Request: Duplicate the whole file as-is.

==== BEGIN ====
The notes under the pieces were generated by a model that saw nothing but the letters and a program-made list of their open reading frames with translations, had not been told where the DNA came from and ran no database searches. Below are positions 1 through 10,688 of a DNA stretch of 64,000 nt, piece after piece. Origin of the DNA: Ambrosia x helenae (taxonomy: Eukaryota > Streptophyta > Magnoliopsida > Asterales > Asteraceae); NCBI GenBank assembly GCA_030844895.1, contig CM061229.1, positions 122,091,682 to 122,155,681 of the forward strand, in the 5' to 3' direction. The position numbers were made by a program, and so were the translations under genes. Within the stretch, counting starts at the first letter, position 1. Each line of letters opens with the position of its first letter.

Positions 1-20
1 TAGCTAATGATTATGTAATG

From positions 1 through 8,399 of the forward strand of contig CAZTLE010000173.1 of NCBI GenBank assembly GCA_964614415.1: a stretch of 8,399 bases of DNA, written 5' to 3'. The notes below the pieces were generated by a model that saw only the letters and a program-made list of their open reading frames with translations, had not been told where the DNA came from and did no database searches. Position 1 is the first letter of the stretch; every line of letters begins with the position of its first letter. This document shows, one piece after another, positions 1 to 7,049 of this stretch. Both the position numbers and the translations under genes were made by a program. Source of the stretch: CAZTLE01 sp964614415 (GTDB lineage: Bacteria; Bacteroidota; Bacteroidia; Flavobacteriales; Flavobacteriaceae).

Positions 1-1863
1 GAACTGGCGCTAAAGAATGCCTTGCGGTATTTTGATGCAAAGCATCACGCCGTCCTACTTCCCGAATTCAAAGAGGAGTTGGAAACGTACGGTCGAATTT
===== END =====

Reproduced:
The notes under the pieces were generated by a model that saw nothing but the letters and a program-made list of their open reading frames with translations, had not been told where the DNA came from and ran no database searches. Below are positions 1 through 10,688 of a DNA stretch of 64,000 nt, piece after piece. Origin of the DNA: Ambrosia x helenae (taxonomy: Eukaryota > Streptophyta > Magnoliopsida > Asterales > Asteraceae); NCBI GenBank assembly GCA_030844895.1, contig CM061229.1, positions 122,091,682 to 122,155,681 of the forward strand, in the 5' to 3' direction. The position numbers were made by a program, and so were the translations under genes. Within the stretch, counting starts at the first letter, position 1. Each line of letters opens with the position of its first letter.

Positions 1-20
1 TAGCTAATGATTATGTAATG

From positions 1 through 8,399 of the forward strand of contig CAZTLE010000173.1 of NCBI GenBank assembly GCA_964614415.1: a stretch of 8,399 bases of DNA, written 5' to 3'. The notes below the pieces were generated by a model that saw only the letters and a program-made list of their open reading frames with translations, had not been told where the DNA came from and did no database searches. Position 1 is the first letter of the stretch; every line of letters begins with the position of its first letter. This document shows, one piece after another, positions 1 to 7,049 of this stretch. Both the position numbers and the translations under genes were made by a program. Source of the stretch: CAZTLE01 sp964614415 (GTDB lineage: Bacteria; Bacteroidota; Bacteroidia; Flavobacteriales; Flavobacteriaceae).

Positions 1-1863
1 GAACTGGCGCTAAAGAATGCCTTGCGGTATTTTGATGCAAAGCATCACGCCGTCCTACTTCCCGAATTCAAAGAGGAGTTGGAAACGTACGGTCGAATTT